More than 40 schools in western Queens will receive a $33 million funding boost — money that is owed to them and will be distributed with the Foundation Aid formula — Senate Deputy Leader Michael Gianaris announced this week.
Gianaris, who represents District 12 in the state Senate, said they were able to include the allocation in the new state budget after more than a decade has passed of a New York State Court of Appeals decision that found the state violated students’ Constitutional rights by underfunding schools.
“We’re very excited that this is finally happening after so many years,” Gianaris said in a press conference on Friday, April 16. “There’s a couple of reasons why, one is the incredible hard work of some of the advocates […] the other, to be frank, is a Democratic majority of the State Senate that is now able to work with our colleagues in the Assembly to advance so many of these causes.”
For decades, education advocates have fought for schools to be fairly funded. The Campaign for Fiscal Equity (CFE) — now known as the Alliance for Quality Education (AQE) — was created by parents who filed a lawsuit against New York State, claiming children “were not being provided the opportunity to an adequate education.” The Court of Appeals ruled in their favor in 2006, and ordered schools receive a $5.5 billion increase in basic operating aid over the course of a four-year phase-in — but the state never fully met the obligation.
The Foundation Aid formula was created in response to the court ruling in order to distribute state aid based on student need. The formula takes into account the school district and city’s ability to raise funds from local property taxes.
Now, New York schools will receive $1.4 billion in funding owed to them since 2006, including $530 million for New York City schools.
Jasmine Gripper, executive director of the Alliance for Quality Education and alumna of Hillcrest High School, said the move is a “huge, historic investment.”
“Since the formula was created, we have never had a statewide $1.4 billion go into Foundation Aid,” Gripper said. “This is a credit to the leadership in the Senate and the Assembly for holding strong on this issue, making education a top priority and for having a bold vision around raising taxes on the ultra wealthy in order to invest strategically in our schools.”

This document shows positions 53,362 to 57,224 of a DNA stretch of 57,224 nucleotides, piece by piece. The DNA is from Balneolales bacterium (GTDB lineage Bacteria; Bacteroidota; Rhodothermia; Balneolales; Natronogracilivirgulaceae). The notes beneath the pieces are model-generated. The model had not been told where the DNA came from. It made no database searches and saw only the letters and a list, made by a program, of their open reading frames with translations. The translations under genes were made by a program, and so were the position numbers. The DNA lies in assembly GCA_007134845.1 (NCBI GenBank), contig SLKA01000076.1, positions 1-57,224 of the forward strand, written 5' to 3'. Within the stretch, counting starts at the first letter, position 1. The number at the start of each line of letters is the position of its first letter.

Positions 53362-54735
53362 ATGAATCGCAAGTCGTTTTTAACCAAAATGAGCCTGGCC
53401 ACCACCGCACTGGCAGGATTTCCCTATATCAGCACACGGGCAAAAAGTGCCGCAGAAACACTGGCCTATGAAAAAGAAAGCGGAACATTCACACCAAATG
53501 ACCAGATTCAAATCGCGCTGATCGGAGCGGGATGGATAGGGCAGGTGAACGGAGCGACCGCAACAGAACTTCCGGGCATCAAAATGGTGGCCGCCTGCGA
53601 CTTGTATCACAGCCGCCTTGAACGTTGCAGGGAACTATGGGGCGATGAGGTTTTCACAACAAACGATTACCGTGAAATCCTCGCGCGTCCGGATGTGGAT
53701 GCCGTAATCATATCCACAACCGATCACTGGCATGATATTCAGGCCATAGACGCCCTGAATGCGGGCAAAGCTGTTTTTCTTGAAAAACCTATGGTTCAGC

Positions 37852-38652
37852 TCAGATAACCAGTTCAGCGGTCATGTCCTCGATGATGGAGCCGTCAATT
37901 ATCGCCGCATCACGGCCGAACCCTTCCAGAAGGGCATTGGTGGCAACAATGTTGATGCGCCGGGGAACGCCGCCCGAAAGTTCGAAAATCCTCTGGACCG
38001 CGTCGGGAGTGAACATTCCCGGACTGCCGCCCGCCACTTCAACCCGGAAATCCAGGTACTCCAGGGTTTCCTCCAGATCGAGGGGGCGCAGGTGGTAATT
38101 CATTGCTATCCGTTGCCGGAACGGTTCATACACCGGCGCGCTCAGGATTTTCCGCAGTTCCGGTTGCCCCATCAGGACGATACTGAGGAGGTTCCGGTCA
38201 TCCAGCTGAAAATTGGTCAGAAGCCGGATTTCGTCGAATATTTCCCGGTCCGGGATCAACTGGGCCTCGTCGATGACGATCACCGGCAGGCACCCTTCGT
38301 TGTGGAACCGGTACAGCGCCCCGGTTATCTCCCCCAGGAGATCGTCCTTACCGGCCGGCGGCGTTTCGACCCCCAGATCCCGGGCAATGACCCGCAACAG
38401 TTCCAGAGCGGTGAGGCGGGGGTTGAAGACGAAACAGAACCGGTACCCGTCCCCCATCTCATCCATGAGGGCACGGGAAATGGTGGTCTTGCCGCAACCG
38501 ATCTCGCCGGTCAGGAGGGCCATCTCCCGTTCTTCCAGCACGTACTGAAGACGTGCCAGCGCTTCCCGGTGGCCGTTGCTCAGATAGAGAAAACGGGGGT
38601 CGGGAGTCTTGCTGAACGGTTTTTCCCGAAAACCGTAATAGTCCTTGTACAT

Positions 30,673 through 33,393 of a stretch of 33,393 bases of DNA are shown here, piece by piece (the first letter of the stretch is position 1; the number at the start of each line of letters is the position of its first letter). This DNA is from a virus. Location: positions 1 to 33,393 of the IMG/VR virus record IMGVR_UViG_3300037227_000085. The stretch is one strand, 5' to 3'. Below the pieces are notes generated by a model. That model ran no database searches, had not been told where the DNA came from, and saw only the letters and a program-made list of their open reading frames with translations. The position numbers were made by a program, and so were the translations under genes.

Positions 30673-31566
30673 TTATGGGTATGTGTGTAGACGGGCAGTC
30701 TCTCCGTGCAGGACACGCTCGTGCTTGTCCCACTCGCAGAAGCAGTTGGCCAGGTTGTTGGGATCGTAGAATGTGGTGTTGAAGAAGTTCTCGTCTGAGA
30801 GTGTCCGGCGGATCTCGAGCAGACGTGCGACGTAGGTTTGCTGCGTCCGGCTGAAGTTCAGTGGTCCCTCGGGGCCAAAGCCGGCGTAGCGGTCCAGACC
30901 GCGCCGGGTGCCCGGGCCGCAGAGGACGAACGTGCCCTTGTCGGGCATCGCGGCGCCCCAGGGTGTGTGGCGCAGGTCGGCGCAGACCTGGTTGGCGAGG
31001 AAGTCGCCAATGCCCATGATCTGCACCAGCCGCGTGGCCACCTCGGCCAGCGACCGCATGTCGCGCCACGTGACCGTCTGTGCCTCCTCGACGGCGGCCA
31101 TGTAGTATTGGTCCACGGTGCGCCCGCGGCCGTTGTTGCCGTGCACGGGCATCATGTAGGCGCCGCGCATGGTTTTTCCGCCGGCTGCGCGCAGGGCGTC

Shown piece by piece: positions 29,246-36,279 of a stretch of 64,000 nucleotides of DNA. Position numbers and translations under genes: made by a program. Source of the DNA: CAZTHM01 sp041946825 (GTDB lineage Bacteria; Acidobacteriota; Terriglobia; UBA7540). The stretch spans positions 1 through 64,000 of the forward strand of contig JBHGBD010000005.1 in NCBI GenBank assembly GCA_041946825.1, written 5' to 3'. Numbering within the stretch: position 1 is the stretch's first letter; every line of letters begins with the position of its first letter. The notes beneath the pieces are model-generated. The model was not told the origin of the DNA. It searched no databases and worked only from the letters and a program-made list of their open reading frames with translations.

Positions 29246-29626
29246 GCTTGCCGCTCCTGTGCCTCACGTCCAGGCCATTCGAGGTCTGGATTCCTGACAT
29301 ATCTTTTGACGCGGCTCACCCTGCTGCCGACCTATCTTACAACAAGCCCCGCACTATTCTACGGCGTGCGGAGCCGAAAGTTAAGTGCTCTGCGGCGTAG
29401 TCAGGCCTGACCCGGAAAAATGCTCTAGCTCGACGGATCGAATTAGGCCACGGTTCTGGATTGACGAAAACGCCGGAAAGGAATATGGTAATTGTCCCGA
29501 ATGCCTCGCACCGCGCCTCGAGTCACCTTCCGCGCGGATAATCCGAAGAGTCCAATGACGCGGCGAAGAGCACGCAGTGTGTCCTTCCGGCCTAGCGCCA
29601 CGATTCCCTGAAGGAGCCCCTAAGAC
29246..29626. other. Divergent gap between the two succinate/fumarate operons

In terms of how schools are expected to use the funds, Gripper said the Foundation Aid formula has accountability mechanisms like the Contract for Excellence, that points to ways schools can prioritize funds for proven strategies, such as reducing class sizes, hiring guidance counselors and hiring a nurse for every school.
According to a breakdown from the senator’s office, multiple elementary schools and high schools in western Queens will receive more than half a million in owed funding, such as P.S./I.S. 78 at $755,286.
“To be able to see this money coming through correctly to impact the lives of the children and to help shape our communities is something really, truly remarkable to see,” Kelly Craig, president of the P.S/I.S. 78 PTA, said.
Some schools will receive well over $1 million, such as Aviation High School at $2.2 million and Long Island City High School at $2.6 million.
District 30 Superintendent Dr. Philip Composto said their school community is glad to receive the funding they’re owed.
“Working with students from District 30, I know this funding is sorely needed in our schools and at this unprecedented time, now more than ever, we need resources,” Composto said. “Senator Gianaris has always supported our schools and advocated for our fair share of Foundation Aid and I am pleased that New York’s students will be receiving the funds they are owed.”
District 30 Community Education Council Co-President Deborah Alexander and District 24 Community Education Council President Phil Wong, both of whom represent students in western Queens, said they’re thankful for Gianaris’ and the Legislature’s investment that’s long overdue.
“A sound, basic, and equitable education is more possible now, particularly for our most vulnerable children,” Alexander said.
Aid will be distributed to schools on a monthly basis in September, when the 2021-22 school year begins. The full Foundation Aid amount will be distributed over three years, and in New York City, the Department of Education will administer the funds through their own formula, “Fair Student Funding.”
The senator emphasized that the full funding is a result of the state taxing high-income earners. Gianaris said raising taxes on the wealthy is a necessary source of revenue for the state because it will eventually stop counting on federal pandemic relief.
This year, the state invested $11.9 billion in schools, $1.3 billion more than last year, and will receive $6.9 billion from the federal government, according to Chalkbeat.
“It’s not just that we’re doing it to be punitive, we’re doing it because there are needs that have gone unmet for a very long time,” Gianaris said. “And I think most people would agree that this is more than worth it when you’re looking at millions of dollars that are going to our school kids, particularly ones in Queens, but throughout the entire state.”